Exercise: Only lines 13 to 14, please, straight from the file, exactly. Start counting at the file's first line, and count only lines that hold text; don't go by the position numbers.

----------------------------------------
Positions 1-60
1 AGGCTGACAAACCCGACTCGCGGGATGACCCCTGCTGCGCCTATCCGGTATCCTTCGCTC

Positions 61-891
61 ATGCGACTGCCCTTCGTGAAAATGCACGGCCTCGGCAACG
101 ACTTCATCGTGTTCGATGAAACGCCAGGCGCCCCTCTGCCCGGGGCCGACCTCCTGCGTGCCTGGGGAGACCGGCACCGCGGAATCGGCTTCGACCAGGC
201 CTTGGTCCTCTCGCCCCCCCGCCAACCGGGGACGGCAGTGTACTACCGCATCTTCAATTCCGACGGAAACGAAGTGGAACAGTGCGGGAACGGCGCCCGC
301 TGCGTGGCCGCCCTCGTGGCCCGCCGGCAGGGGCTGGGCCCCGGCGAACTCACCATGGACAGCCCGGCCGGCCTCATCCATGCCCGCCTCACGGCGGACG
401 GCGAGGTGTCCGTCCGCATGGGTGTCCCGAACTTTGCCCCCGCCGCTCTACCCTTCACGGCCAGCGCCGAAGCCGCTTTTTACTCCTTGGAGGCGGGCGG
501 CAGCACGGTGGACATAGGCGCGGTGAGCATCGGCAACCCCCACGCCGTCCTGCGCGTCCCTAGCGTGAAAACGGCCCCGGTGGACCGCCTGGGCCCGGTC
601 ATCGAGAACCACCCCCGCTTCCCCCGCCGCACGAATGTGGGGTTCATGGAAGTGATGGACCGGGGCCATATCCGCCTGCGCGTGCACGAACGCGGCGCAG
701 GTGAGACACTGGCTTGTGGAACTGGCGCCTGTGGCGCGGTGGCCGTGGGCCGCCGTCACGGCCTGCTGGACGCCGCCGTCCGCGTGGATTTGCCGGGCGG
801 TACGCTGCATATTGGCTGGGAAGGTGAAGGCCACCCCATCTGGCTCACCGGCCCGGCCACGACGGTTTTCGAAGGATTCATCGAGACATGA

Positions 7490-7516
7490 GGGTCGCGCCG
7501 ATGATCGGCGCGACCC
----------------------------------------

Positions 7490-7516
7490 GGGTCGCGCCG